A baluster shaped reticulated vase with auspicious pairs of fishes surfaced in Middlesex in 2010. 41 cm high, it mixes archaic, Song, Buddhist and rocaille inspirations, juxtaposing the classic celadon and the modern yangcai in a yellow ground with sgraffiato. The inner wall is an underglaze blue on white in Ming style. The window is intricately carved throughout the perimeter of the lower body similarly as for the first prototype, but with the exception of the four evenly spaced gilt-rimmed fish medallions carved in relief. It does not have handles.
After 30 minutes of bidding at lot 800 on November 11, 2010, Bainbridges's hammer fell at £ 43M, £ 51.6M including the premium, but the payment failed and the sale was cancelled. Here is the link to the 2012 report by The Telegraph before the sale was cancelled. The vase was privately sold by Bonhams two years later.
2018 SOLD for HK$ 150M by Sotheby's
It differs from the Middlesex specimen by a rarer variant of the reign mark and so may be the master item produced for that pair.
1743 Heaven and Earth Vase
2022 SOLD for HK$ 177M by Sotheby's
The outer vase is a classical pear shaped decorated in yangcai with ruyi lines and lotus flowers. Its background is red ruby. It is incised in sgraffiato. Its pairing vase, also known in Sotheby's archives, has a rib below the neck. A smaller pair made in the next year has a bright yellow ground. Another pair was made in 1746.
The actual body inside that envelope is a revolving inner tube, terminated by the trumpet shaped finial in pale ground with two handles. It is painted in its lower part with underglaze-blue lotus scrolls in early Ming style.
The two sets of four small windows over and under a continuous line of ruyi heads are made of patterns of three straight rows, either in full length or divided to symbolize the eight trigrams of heaven and earth. The Chinese word of this figure is qian which is the first part of Qianlong reign title.
Obviously the tubular shape of the inner vase would not allow a comfortable view from the central distance of the outer wall. It is a major difference from the all around view in the non revolving Longquan type.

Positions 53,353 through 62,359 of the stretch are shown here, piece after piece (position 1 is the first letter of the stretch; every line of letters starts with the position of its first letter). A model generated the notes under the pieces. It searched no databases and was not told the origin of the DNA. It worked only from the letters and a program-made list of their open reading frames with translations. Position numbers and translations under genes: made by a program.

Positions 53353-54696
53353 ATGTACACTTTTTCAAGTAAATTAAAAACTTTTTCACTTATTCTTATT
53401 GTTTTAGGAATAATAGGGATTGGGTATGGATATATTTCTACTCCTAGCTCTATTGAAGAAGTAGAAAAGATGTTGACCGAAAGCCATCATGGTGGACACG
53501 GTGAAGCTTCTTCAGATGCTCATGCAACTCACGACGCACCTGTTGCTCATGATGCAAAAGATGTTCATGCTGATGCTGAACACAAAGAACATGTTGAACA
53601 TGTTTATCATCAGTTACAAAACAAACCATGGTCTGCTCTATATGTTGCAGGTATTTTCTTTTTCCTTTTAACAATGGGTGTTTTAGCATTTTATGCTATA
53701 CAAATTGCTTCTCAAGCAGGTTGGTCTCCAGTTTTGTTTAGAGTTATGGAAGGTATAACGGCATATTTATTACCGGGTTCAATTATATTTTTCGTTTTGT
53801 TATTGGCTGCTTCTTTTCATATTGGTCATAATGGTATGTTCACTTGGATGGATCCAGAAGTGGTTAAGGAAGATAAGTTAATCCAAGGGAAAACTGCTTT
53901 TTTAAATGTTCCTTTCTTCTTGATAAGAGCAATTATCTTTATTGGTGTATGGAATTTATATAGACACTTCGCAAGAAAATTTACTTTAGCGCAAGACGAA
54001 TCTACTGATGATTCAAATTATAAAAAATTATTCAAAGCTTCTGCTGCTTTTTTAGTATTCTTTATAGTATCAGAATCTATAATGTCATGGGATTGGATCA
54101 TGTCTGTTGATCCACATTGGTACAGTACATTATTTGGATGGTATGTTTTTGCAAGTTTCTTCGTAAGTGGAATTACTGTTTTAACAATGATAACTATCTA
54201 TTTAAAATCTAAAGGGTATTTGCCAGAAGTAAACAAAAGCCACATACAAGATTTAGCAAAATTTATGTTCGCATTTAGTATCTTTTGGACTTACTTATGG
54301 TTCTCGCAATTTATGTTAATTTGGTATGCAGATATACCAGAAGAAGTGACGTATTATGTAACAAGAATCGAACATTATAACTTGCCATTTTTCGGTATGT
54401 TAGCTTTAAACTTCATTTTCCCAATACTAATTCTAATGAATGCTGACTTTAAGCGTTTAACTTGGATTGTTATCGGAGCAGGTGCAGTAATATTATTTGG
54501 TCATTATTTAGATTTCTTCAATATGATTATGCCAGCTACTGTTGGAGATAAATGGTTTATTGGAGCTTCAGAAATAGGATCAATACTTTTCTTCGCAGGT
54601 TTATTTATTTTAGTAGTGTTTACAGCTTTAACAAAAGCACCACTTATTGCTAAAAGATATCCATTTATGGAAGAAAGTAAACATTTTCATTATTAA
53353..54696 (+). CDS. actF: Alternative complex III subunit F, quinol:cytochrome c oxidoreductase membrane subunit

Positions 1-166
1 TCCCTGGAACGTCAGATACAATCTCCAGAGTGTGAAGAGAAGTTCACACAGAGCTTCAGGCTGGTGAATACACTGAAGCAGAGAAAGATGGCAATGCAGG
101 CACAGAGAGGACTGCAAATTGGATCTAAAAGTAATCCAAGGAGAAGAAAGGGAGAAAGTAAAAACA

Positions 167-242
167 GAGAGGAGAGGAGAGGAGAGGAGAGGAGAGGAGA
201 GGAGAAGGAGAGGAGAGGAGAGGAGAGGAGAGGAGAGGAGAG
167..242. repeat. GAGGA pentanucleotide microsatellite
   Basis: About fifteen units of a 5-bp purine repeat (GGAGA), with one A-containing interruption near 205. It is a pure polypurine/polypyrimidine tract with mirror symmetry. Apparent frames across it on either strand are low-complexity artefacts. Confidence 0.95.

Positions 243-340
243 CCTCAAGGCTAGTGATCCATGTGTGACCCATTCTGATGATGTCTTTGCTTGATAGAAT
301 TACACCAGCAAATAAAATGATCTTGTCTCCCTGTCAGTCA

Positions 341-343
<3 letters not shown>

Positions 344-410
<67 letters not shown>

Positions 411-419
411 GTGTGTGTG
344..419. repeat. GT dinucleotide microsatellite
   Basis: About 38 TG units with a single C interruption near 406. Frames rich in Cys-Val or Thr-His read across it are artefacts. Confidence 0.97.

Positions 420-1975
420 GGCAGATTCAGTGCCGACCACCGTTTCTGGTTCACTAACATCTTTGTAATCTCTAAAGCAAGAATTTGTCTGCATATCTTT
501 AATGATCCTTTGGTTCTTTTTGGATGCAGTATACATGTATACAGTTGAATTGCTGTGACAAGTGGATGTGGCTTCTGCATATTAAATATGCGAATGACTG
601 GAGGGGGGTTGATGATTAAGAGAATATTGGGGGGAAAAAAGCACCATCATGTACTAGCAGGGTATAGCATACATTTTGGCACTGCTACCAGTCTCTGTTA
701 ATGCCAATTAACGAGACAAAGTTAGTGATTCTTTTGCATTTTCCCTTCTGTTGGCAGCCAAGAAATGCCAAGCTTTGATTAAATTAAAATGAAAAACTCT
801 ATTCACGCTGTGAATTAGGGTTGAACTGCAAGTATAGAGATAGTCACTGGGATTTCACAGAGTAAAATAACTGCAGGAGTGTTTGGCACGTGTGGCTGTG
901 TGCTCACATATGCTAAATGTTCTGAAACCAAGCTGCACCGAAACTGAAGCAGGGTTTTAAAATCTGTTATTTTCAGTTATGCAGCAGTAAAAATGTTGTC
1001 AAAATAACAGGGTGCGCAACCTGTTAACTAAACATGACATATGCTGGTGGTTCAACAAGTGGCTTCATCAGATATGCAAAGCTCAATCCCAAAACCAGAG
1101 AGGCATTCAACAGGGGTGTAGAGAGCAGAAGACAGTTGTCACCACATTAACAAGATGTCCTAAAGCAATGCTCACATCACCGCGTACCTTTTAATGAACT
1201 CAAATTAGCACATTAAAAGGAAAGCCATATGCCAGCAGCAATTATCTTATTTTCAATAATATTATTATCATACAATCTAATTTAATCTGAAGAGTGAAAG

Please watch the video shared by the auction house.
< 1745 The Poem of the Ten Stones
2010 SOLD for HK$ 90M by Sotheby's (probably unpaid)
2012 SOLD for HK$ 70 M by Sotheby's
A scroll of Qianlong period listed by Sotheby's on October 9, 2012, finds its cultural roots in the deepest ages. It was sold for HK $ 70M, lot 3007. This piece had been previously sold in the same auction room on October 7, 2010 for HK$ 90M from a lower estimate of HK$ 15M, lot 2104. The provenance in the 2012 catalogue does not refer to the 2010 sale. I guess that it had been unpaid in 2010.
The Shaanxi province is considered as one of the cradles of Chinese culture. About 2500 years ago, Qin scribes have engraved in granite short poems on the themes of fishing, hunting and war.
The discovery during the Tang dynasty, 1200 years ago, of a group of ten drum-shaped carved poem-sculptures created an intense cultural emotion, an evidence of the importance that the Chinese already granted to their past. Even more amazing: the Chinese science was already the subject of publications. The Confucian philosopher Han Yu is one of those who wrote texts in tribute to the ten stones, the Shigu ge.
Now jump nine centuries. Zhang Zhao is a poor minister but a recognized scholar and Qianlong, rather than having him executed after a failed mission, sends him back to his beloved studies. This is probably after this incident that he copied the Shigu ge of Han Yu.
Zhang died suddenly during the tenth year of the reign of Qianlong. The Emperor continued to admire above all the cursive calligraphy of Zhang.
During the gengxu year, the 55th of his reign, 1790 CE, Qianlong ordered to preserve the text of the ten stones threatened by abrasion and renewed his interest in the Shigu ge of Zhang. He added a preface and inked the mark of 33 imperial seals attesting to all the reasons of his admiration for this scroll.
The Shigu ge is 55 cm high and 7.90 m long, extended by the frontispiece of the emperor, 46 x 103 cm.
1743 il Cannone Guarnerius Del Gesu Violin, ex Paganini
Palazzo Doria-Torsi, Genoa
His most desirable instruments nevertheless belong to that last period. They include Paganini's preferred violin, made in 1743 and an ex Menuhin made in 1742. Private sales have included the ex Vieuxtemps made ca 1741, sold for nearly $ 18M in 2013, and the Kochanski made in the same year and sold for $ 10M in 2009.